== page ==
Pedro Santos: I’m a “hands on” kind of guy and I always enjoyed working with m y hands. To the great desperation of my father, I used to steal his tools and make something up to play with. I grew up in a farm, so plenty of wood was ready available, either I hit the firewood pile or went in the wood to get it, I used to play a lot with it and build the most unbelievable things to play with! Back then, we used to walk for 3 km to get to school and on the way to my school there was a carpenter’s shop. Needless to say I spent several hours there, learning by observation and daydreaming, often getting in trouble for arriving home late!
After growing up and when I developed my economic independence I begun buying my own tools and developing my not-so-unbelievable pieces of furniture for my home. Somehow, although uneducated, I always created unique pieces and developed a style of my own from the beginning. Creating as been an escape from everyday routine and a way of living for many years now, and it’s as much a part of who I am as being a firefighter.
Michell: Did you have a mentor or teacher or did you teach yourself?
Pedro Santos: My mentors are from all over the world, since I’m a self taught craftsman and I use the internet to search for inspiration and knowledge. I spent many hours online to learn by reading or watching videos and then go to my workshop and use the “trial and error technique” to develop my skills. I also like to add to my library by buying books on wood art, usually from the UK or USA. However, the best way to exchange information and expertise is by active participation in online forums, where you can always find usable information and a helping friendly artist to give you expert advice. It’s not often that I do, but I like to hang out at the forums whenever I get some free time.
Michell: Do you teach this art?
Pedro Santos: The way I share my expertise and my skills is the same way I absorbed it: online, through forum and Facebook.
Unfortunately, in Portugal there is no tradition of teaching specialized crafts in schools and doing workshops isn’t easy because of all the bureaucracy involved. Self-learned skills are not valid to get a permission to teach them, you need an official diploma.
I do have some friends here in Portugal with whom I share information and advice, which is something I deeply enjoy. It’s not often that I get to talk about my art and my passion in my own language! It’s quite incredible, but I only know of three other artists that make scroll saw art in Portugal.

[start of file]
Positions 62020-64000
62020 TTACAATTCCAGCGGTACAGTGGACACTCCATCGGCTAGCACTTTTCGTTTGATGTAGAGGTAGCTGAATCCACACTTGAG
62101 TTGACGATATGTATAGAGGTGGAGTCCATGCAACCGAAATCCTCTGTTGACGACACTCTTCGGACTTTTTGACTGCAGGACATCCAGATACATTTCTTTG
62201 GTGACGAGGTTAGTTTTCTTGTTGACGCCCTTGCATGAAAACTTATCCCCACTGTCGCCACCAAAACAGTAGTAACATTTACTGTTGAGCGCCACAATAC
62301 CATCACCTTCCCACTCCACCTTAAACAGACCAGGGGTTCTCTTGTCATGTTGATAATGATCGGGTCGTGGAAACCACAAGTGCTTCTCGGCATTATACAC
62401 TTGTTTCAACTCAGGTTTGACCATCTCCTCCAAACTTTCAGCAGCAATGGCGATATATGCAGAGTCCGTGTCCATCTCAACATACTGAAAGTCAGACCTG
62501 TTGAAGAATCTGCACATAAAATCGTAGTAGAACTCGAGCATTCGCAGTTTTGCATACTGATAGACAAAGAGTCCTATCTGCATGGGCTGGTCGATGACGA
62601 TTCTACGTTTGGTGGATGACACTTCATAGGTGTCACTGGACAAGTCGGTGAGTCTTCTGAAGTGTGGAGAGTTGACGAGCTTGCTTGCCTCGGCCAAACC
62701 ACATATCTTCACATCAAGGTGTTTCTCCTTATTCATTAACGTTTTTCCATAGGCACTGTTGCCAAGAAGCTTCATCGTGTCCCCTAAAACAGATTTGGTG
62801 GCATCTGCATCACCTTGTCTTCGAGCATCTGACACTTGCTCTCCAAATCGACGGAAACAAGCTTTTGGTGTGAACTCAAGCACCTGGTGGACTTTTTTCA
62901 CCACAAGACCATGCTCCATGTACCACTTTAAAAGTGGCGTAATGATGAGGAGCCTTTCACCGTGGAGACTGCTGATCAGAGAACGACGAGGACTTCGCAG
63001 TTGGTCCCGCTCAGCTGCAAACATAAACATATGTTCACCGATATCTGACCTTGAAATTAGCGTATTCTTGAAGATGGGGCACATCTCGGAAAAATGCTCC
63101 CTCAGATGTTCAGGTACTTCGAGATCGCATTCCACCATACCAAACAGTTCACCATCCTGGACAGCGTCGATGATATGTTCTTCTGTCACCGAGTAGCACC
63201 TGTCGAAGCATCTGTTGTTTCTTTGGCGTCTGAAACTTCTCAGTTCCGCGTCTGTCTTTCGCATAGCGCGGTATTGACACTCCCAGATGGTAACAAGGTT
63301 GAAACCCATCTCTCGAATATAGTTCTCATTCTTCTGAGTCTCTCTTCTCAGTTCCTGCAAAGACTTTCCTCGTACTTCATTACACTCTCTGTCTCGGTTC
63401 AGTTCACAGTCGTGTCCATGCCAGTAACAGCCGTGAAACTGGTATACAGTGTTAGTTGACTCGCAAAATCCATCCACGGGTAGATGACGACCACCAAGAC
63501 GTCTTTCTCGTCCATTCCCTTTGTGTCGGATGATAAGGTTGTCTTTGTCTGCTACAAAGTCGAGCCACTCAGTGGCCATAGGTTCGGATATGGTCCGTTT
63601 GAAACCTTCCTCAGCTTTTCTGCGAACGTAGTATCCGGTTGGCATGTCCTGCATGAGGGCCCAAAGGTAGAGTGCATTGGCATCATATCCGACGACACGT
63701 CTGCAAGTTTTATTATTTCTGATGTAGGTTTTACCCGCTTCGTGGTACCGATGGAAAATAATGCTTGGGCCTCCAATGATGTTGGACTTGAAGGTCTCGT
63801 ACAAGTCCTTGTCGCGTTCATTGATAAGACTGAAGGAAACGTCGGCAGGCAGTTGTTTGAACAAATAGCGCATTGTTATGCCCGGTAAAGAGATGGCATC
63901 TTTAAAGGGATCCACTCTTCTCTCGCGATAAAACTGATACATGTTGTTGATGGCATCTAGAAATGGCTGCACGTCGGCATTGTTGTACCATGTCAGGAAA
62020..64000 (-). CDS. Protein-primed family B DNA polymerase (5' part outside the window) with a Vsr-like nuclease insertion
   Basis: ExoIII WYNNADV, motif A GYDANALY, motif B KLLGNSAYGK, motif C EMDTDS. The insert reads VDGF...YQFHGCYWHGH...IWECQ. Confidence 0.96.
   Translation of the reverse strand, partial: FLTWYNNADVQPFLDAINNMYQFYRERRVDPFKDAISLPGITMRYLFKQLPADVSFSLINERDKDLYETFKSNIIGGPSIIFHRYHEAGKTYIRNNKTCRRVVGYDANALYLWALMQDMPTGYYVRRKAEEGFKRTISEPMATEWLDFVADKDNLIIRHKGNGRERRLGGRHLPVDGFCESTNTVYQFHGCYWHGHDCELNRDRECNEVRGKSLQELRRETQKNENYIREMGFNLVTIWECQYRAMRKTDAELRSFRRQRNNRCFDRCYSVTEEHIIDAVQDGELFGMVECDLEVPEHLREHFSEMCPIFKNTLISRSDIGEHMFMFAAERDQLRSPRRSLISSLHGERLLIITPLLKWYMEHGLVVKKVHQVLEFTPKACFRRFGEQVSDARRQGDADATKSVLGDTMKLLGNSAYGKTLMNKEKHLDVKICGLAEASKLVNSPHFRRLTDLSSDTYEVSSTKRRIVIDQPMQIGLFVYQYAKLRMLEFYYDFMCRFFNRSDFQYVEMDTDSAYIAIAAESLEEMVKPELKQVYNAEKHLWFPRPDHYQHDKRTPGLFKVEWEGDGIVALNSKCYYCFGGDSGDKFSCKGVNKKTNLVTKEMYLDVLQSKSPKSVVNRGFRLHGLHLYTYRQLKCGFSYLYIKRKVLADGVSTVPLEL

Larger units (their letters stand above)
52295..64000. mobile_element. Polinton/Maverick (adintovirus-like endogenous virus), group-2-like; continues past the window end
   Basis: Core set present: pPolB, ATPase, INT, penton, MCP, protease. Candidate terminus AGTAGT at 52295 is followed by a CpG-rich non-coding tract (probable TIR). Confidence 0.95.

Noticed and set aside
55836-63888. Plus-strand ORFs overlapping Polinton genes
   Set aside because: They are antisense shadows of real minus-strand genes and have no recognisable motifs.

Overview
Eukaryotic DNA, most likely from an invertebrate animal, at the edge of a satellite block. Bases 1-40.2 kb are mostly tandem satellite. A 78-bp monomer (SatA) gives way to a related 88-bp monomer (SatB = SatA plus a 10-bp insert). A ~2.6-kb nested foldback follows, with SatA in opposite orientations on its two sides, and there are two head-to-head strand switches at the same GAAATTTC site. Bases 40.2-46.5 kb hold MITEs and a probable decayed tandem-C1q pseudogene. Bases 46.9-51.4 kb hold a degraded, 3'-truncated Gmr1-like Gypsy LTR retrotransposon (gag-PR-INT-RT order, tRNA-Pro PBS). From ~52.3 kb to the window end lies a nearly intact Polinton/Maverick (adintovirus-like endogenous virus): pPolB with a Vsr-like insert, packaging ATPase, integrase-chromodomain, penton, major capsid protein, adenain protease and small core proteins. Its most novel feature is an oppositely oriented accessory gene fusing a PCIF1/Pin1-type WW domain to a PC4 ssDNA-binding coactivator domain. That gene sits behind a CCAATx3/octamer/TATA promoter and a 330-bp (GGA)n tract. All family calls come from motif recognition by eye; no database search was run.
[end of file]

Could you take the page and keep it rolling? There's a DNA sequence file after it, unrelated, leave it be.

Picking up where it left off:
Michell: Can you please share with our viewers what the most important aspect of art is important to you?
Pedro Santos: Art is a form of expression, a creative outlet for my own self, though which I convey my inner thoughts and feelings. The fact that I work with a tangible medium, a natural raw material that has a life and a will of its own and presents me with a different challenge every time I pick up a new piece of wood is the most important aspect of art. That, and the fact that usually my work is very well accepted and praised throughout gives me a great sense of accomplishment and pleasure. What I feel when I sell one of my pieces is that indefinable sense of satisfaction to know that someone will be happy to have it and that it will be enjoyed for many years. After all, it’s all about the people, isn’t it?
Michell: Are you involved with any humanitarian or environmental efforts?
Pedro Santos: Being a Firefighter I’m never too far away from humanitarian causes and as an artist I often contribute with a piece or two for auctions in favor of different causes and deserving people.
I do have a life guideline regarding the environment. Besides the three R – Reducing, Recycling, and Reusing – separating the trash and all those little things we can all do, I do have a policy in both my shops that states as follows:
“Our wood always comes from sustainable sources. No tree has ever been cut down to supply our needs. We source the wood from local gardeners and lumbermen, so it comes from pruned trees or from trees that died standing. This accounts for some natural variations in the wood color or grain. Also, our friends all know what we do, so once in a while, when they tend to their gardens and trees, we get some wood as a present!”
Of course this isn’t always possible, especially when it comes to scroll saw portraits, but it is our point of honor to implement it in any way and every piece possible.
Michell: What are some of your future goals?
Pedro Santos: I hope to keep on creating, most of all, and creating with the same pleasure and sense of accomplishment as I do now.
I would like to introduce scroll saw art and all the different woodcarving traditions to the Portuguese people, since I feel there’s no recognition of this art form in my country. Even my work is most appreciated out of borders and the Portuguese have no idea what it takes to create such a piece.
I fight to have handmade valued and appreciated, because machine made work is more and more available and at a fraction of the cost, like CNC cut portraits and 3D printed sculptures. For me this is soulless, artless work, no man’s hand touched it with care and attention, no fingers caressed the wood until it told its story and what it would like to be, and no human heart went it to it like it does with what I do.
I intend to keep on creating handmade artworks, showing them online, putting it up on my shops to be bought by someone who appreciates real handmade. Also, I’ll keep on giving advice to those in need of it, sharing my knowledge and spreading the word about handmade wood art.
Michell: Thank you so much for the interview; you are a very talented artist.
About the Interviewer
Michell Spoden is the author of Stricken Yet Crowned and is also pursuing a transitional housing project for woman with an agricultural aspect. She has a degree in Business Science Administration and is finishing her bachelor’s in Project Management.